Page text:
Eight years after the Canterbury and Christchurch earthquakes Christchurch is far from being rebuilt. It’s not a big, busy, buzzling city like Singapore or Melbourne either, quite the contrary. It’s calm and relaxed. Some might even call it boring. Why would you want to visit a place that is still recovering from an earthquake? What is there to see? To me, Christchurch is a place that impresses in its very own way. Let me tell you why.
What caused the earthquakes?
You might know that New Zealand belongs to the Ring of Fire. You can draw a line around the Pacific Ocean, from New Zealand via Indonesia and Japan up to Russia, crossing over to Alaska, following the Pacific coast of the Americas all the way down to Chile. Along that line several tectonic plates meet – and clash.
In case you slept during science class, tectonic movement is usually a cause of trouble. While it created volcanos and underground magma bubbles on the North Island, the South Island is especially prone to earthquakes. Most of them are so weak you won’t even notice. But every few years a mayor earthquake occurs – sometimes with devastating consequences.
At the beginning of this decade two strong earthquakes happened on the South Island. While in the Canterbury earthquake in September 2010 many buildings were heavily damaged, the Christchurch earthquake in February 2011 one was fatal. 185 people died, more than half of them trapped in the office of the local TV station. Many houses which were damaged in the previous earthquake were beyond repair, leaving many families without a roof above their heads.
Impact of the Christchurch earthquakes
I vaguely remembered hearing about the earthquakes on the news back then. But once it was no ‘hot news’ anymore, it disappeared from my mind. You might feel shocked when you hear about it, but life goes on. We usually do not realize what a huge impact such an event has. How is it to live in the aftermath of such an event?
A city of contrasts
At first glance there is nothing odd about Christchurch. It has a very relaxed atmosphere, a nice mix of old and new buildings, a lot of green and some nice street art. They just recently opened a new library, which – to be honest – our libraries back home cannot compete with.
But right across the library is the ChristChurch Cathedral – well, what is left of it. It is still half down and behind fences. The Anglican Church originally wanted to tear down the ruins, but many people were against that. They even took the matter to court. In 2017, it was finally decided to rebuild the cathedral, which will take about 10 years. In the meanwhile, the church community gathers at a provisional church, the Cardboard Cathedral (fully made of cardboard tubes, timber and steel).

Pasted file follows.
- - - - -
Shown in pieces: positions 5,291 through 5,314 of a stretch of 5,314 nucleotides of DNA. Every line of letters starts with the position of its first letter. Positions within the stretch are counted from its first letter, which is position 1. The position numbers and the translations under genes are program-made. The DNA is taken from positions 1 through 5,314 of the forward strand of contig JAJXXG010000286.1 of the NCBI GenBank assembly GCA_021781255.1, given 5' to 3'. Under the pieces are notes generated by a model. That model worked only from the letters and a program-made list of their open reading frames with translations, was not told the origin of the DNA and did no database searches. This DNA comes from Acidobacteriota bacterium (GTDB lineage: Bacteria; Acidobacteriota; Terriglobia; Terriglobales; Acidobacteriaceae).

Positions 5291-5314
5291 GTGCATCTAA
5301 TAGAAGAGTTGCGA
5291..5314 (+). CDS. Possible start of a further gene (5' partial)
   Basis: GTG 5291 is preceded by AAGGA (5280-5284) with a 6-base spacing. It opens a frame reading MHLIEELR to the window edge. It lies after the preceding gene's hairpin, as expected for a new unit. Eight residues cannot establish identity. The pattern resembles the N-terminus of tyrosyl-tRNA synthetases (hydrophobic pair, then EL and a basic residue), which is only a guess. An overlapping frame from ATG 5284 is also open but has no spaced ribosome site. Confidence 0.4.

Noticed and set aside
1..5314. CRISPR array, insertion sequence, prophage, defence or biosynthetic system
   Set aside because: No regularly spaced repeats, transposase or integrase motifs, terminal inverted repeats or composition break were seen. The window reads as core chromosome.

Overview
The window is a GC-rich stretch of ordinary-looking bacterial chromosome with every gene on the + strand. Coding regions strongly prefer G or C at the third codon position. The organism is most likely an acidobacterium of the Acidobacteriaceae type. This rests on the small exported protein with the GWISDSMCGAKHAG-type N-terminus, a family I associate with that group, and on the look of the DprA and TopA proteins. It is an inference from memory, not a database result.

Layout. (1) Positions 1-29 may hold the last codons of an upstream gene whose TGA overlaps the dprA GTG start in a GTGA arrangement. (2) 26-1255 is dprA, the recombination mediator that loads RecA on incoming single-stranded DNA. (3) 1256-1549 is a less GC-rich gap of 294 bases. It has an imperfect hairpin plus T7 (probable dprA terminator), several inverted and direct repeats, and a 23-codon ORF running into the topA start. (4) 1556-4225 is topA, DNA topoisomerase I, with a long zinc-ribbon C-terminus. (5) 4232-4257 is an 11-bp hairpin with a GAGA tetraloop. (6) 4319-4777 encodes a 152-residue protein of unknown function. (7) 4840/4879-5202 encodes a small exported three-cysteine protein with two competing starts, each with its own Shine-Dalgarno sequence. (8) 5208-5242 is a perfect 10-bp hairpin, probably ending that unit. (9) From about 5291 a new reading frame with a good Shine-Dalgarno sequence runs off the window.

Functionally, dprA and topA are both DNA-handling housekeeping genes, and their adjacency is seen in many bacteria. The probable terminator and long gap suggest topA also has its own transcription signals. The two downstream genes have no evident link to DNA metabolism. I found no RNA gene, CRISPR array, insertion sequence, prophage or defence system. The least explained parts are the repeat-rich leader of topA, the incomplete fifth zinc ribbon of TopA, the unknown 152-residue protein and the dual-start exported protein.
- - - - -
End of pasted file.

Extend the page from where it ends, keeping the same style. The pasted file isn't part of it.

After standing in front of the ruins of the cathedral, I suddenly realized that the Christchurch earthquakes have left many more marks on the city. You start to see cracks in facades. Fences do not hide building sites, but demolition works. Too many houses are abandoned. This city has a lot of green parks and open spaces not because it was planned like that. It’s because the buildings that used to stand there don’t exist anymore.
Living in the aftermath of the Christchurch earthquakes
And yet, although the damage is in plain sight you easily overlook it. I knew the earthquake happened, but it did not touch me emotionally – yet. What you see is physical damage, nothing that can’t be repaired or rebuild. Until you start talking about it with people.
Can you imagine using a drop toilet in your garden for 18 months because that’s how long it takes to restore the canalization properly? Or having to move out of your house because it is slowly sinking? Or living in a building site for several years because the insurance company refuses to pay so that you can get your chimney fixed?